By Angela Wills
Is the racial divide really that bad in America?
Results from a new study reveal that Black kids from wealthy communities still stand a greater chance of serving time in prison than poor white children.
According to reports from the Washington Post:
About 2.7 percent of the poorest white young people — those whose household wealth was in the poorest 10th of the distribution in 1985, when they were between 20 and 28 years old — ultimately went to prison. In the next 10th, 3.1 percent ultimately went to prison.
The households of young people in both of these groups had more debts than assets. In other words, their wealth was negative. All the same, their chances of being imprisoned were far less than those of black youth from much more affluent circumstances.
About 10 percent of affluent black youths in 1985 would eventually go to prison. Only the very wealthiest black youth — those whose household wealth in 1985 exceeded $69,000 in 2012 dollars — had a better chance of avoiding prison than the poorest white youth. Among black young people in this group, 2.4 percent were incarcerated.
Hispanic participants who were less affluent in 1985 were more likely to be eventually incarcerated than their white peers with similar wealth, but less likely than black participants.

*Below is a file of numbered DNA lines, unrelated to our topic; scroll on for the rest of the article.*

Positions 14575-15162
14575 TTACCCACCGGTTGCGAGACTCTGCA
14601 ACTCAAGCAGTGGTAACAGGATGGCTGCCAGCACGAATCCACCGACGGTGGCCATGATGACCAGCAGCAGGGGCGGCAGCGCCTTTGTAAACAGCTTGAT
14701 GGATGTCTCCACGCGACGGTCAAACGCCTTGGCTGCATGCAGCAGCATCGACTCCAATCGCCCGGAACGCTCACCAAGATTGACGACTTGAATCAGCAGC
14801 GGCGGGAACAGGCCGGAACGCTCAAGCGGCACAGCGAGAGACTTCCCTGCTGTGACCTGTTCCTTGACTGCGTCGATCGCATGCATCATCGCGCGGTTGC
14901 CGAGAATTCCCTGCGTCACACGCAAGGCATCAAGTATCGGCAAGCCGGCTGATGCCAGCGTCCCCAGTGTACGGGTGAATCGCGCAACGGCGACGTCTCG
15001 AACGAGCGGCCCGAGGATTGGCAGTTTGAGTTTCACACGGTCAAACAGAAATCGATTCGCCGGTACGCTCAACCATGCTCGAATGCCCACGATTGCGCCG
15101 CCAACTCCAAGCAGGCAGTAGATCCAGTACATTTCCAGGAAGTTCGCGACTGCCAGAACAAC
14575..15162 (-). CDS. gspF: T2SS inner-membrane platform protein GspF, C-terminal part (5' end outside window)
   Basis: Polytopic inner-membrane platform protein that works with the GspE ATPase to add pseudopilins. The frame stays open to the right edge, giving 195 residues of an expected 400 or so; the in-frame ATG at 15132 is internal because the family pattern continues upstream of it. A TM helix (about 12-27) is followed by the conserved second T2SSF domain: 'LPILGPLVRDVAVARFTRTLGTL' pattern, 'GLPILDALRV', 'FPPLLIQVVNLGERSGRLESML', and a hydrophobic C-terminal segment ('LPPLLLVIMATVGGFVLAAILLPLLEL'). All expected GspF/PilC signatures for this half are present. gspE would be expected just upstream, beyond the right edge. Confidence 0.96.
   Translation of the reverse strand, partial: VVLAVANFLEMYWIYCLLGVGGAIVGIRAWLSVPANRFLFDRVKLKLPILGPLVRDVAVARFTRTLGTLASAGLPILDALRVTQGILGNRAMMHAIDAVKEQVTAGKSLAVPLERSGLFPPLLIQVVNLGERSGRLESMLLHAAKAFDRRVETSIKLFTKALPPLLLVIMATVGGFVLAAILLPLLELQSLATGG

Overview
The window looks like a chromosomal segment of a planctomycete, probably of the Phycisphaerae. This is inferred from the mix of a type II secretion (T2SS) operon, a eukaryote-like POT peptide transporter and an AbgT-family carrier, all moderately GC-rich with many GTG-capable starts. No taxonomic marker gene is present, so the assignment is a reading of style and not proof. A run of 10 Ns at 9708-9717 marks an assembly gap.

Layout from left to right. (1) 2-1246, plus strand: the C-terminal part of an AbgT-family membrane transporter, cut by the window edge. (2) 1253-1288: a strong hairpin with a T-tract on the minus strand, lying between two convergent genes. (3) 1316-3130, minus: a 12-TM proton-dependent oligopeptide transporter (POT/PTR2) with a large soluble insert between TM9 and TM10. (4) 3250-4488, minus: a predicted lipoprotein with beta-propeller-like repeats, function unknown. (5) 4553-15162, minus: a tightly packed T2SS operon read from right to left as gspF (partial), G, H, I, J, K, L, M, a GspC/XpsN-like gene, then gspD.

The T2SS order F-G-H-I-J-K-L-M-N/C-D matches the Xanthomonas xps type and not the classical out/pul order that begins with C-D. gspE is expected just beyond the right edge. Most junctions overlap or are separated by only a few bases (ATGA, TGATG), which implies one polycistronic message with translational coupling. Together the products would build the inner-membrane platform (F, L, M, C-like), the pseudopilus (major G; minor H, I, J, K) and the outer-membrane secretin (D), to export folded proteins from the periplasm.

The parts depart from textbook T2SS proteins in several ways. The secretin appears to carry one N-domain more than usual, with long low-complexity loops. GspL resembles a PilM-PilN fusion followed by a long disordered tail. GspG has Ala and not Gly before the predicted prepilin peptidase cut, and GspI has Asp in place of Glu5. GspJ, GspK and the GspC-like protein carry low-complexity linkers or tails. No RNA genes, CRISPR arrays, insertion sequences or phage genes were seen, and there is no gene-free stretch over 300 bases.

There are several issues to be weighed when consideration is given as to ways in which these numbers can be changed or how these odds can be beaten. Money management is a major factor in this study, seeing as how there is a strong negative in the debt to assets ratio.
The fact that rich kids were likely born into the money makes it highly likely that they were busy enjoying the perks of rolling in the dough and not extremely focused on managing the dough at all.
Those kids who grew up poor likely witnessed their parents or caregivers struggling and working to make ends meet. Living paycheck to paycheck easily becomes the norm and the mental fatigue from it all makes it difficult for individuals to find ways to escape the negative dollar accounts.